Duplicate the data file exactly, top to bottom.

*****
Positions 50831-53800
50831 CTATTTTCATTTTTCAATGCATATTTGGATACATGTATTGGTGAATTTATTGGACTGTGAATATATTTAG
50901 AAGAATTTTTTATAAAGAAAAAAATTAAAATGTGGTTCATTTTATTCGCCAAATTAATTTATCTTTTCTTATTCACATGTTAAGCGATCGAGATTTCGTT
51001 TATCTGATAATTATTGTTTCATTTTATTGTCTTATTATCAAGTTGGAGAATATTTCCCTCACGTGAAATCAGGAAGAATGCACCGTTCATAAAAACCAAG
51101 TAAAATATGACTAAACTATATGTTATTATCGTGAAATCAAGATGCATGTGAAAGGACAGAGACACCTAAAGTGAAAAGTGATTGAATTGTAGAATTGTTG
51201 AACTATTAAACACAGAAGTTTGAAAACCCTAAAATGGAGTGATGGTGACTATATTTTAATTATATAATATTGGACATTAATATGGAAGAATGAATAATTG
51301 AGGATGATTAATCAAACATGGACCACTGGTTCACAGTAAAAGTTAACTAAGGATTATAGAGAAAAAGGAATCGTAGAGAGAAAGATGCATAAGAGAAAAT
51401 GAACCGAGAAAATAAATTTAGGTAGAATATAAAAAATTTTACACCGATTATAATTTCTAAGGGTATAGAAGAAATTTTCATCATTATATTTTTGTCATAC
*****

Positions 50831-53800
50831 CTATTTTCATTTTTCAATGCATATTTGGATACATGTATTGGTGAATTTATTGGACTGTGAATATATTTAG
50901 AAGAATTTTTTATAAAGAAAAAAATTAAAATGTGGTTCATTTTATTCGCCAAATTAATTTATCTTTTCTTATTCACATGTTAAGCGATCGAGATTTCGTT
51001 TATCTGATAATTATTGTTTCATTTTATTGTCTTATTATCAAGTTGGAGAATATTTCCCTCACGTGAAATCAGGAAGAATGCACCGTTCATAAAAACCAAG
51101 TAAAATATGACTAAACTATATGTTATTATCGTGAAATCAAGATGCATGTGAAAGGACAGAGACACCTAAAGTGAAAAGTGATTGAATTGTAGAATTGTTG
51201 AACTATTAAACACAGAAGTTTGAAAACCCTAAAATGGAGTGATGGTGACTATATTTTAATTATATAATATTGGACATTAATATGGAAGAATGAATAATTG
51301 AGGATGATTAATCAAACATGGACCACTGGTTCACAGTAAAAGTTAACTAAGGATTATAGAGAAAAAGGAATCGTAGAGAGAAAGATGCATAAGAGAAAAT
51401 GAACCGAGAAAATAAATTTAGGTAGAATATAAAAAATTTTACACCGATTATAATTTCTAAGGGTATAGAAGAAATTTTCATCATTATATTTTTGTCATAC